In his Sunday New York Times column, Frank Rich noted that “the real story” about John McCain “has yet to be fully told.” A ninety-minute biography on CNN Wednesday night filled in some of the blanks.
Since McCain isn’t shy about mentioning what he did and didn’t do when he was a POW in Vietnam forty years ago, it is appropriate that voters examine what else he was doing in those bygone years.
As CNN reported, during the four years that her husband was in captivity, McCain’s then-wife was coping with raising their family and staying loyal to him. And how did the returning hero repay her? By his own confession, he was running around having multiple affairs.
When he spied Cindy, beautiful and rich and 17 years younger than he was, he not only wooed her, but took out a marriage license with her even though he was still married. Once free of wife number one and married to Cindy, he used his new wife’s money and contacts to launch his political career. Of course being the son and grandson of distinguished naval officers didn’t hurt, either.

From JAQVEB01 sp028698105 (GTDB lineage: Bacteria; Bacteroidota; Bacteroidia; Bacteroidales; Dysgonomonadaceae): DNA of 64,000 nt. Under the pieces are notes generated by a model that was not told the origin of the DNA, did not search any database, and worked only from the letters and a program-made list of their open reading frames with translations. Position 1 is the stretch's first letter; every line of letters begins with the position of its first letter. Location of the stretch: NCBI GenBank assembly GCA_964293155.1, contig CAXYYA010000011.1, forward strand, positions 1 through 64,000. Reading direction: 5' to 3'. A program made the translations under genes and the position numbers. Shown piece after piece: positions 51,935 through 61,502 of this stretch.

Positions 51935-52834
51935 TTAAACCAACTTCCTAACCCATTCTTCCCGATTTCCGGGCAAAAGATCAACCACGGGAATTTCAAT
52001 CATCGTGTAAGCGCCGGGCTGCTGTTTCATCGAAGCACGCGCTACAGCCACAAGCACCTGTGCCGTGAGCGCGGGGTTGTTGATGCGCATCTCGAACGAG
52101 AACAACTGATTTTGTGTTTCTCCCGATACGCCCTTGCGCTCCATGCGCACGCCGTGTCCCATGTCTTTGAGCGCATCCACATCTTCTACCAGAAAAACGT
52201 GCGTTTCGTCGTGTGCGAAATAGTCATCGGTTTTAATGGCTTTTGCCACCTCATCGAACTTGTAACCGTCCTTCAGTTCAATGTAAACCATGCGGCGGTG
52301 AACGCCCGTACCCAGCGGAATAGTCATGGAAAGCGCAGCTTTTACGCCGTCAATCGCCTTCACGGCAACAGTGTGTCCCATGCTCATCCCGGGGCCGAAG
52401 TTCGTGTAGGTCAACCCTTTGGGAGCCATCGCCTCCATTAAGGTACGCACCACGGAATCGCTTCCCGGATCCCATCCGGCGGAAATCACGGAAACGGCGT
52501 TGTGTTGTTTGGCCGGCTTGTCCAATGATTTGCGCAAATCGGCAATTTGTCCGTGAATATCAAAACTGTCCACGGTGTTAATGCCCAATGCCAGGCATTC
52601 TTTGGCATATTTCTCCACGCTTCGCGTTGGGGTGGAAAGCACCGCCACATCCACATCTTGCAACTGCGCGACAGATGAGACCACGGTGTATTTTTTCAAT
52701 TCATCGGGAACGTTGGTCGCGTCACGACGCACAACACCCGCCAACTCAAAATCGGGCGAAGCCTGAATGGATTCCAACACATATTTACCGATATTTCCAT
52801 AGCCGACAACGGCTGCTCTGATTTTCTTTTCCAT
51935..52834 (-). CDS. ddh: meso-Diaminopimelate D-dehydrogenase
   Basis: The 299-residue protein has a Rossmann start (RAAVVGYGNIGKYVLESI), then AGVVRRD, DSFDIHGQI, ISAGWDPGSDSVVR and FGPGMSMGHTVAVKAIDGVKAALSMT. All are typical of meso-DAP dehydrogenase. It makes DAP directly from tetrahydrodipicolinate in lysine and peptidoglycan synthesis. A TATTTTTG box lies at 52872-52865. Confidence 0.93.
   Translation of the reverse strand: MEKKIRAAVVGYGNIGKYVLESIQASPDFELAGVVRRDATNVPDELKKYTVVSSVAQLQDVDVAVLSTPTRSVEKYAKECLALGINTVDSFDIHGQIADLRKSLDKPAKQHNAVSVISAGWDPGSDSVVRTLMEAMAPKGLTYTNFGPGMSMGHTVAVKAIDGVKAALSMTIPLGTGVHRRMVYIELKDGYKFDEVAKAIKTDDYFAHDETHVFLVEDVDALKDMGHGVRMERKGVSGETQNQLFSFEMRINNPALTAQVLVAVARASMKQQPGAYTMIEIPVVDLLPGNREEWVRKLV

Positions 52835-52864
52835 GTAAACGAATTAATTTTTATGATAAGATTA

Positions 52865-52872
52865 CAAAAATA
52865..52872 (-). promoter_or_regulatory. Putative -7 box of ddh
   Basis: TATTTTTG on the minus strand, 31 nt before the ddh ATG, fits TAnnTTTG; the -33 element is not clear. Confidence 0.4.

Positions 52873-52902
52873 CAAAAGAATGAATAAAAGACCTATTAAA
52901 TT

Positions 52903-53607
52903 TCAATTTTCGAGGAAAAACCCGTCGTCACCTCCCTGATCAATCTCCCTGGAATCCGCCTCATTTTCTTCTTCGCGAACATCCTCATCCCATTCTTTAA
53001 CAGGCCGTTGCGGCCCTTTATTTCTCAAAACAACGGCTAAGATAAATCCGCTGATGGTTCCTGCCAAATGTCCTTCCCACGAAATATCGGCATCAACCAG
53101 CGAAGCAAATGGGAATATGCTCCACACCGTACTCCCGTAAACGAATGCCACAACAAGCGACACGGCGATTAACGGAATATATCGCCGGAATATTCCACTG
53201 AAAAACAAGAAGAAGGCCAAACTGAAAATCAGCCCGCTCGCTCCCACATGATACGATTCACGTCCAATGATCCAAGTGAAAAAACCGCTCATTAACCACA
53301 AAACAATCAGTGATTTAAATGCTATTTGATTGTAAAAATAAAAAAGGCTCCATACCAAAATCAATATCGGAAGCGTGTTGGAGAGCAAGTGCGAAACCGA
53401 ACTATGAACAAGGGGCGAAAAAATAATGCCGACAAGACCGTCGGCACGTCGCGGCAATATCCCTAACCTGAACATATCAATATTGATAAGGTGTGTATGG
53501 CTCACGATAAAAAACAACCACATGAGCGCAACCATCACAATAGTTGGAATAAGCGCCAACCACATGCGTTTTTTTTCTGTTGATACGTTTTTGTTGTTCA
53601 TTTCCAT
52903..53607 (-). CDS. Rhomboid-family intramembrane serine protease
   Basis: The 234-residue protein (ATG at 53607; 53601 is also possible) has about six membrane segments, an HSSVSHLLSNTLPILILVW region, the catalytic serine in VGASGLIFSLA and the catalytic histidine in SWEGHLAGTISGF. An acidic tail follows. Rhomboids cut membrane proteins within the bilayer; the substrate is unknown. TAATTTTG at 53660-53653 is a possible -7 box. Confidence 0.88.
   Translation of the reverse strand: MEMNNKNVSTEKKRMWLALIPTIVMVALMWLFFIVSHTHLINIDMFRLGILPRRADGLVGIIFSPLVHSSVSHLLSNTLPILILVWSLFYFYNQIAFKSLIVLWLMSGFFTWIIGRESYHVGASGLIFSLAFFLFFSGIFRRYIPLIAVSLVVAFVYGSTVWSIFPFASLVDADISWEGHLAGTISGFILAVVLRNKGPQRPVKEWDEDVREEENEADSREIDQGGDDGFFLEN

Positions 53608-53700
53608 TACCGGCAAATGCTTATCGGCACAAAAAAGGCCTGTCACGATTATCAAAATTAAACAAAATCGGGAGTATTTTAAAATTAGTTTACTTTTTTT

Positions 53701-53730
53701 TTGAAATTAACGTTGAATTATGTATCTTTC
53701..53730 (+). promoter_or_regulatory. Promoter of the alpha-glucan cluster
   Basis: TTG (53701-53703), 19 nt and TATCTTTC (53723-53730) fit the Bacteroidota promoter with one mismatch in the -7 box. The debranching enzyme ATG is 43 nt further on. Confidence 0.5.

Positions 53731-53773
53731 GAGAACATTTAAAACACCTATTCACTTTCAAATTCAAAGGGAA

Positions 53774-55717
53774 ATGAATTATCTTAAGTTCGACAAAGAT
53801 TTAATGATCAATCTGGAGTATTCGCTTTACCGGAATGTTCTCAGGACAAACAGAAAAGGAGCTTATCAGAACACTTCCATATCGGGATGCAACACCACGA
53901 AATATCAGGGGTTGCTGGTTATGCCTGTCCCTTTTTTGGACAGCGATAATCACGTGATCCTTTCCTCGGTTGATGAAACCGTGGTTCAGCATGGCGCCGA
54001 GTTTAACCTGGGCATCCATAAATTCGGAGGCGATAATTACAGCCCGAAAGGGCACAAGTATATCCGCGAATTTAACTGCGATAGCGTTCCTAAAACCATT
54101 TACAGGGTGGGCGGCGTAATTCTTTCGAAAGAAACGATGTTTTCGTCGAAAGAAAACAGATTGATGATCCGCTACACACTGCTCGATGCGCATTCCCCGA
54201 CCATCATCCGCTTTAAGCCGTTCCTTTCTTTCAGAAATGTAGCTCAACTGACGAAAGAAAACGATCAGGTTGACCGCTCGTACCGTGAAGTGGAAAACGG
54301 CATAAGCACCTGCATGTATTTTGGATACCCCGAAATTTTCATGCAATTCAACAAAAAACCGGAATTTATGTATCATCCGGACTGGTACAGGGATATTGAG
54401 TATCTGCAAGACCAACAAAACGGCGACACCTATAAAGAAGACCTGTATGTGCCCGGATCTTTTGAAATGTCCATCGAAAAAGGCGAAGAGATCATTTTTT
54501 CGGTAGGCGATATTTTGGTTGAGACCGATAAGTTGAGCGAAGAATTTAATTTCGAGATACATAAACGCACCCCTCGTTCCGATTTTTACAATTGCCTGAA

McCain emerges from all of this as a charming, ruthless, and ambitious rogue. Judging by recent interviews with the candidate, this unseemly past evinces no genuine soul-searching, though he regrets it – maybe because the values-voters he is courting may not find that checkered past exactly appetizing.
The question before voters who are weighing a candidate’s character has to be whether they think this particular leopard has changed his spots, or whether he is the same old charmer intent on winning no matter who or what he has to trample to get his way.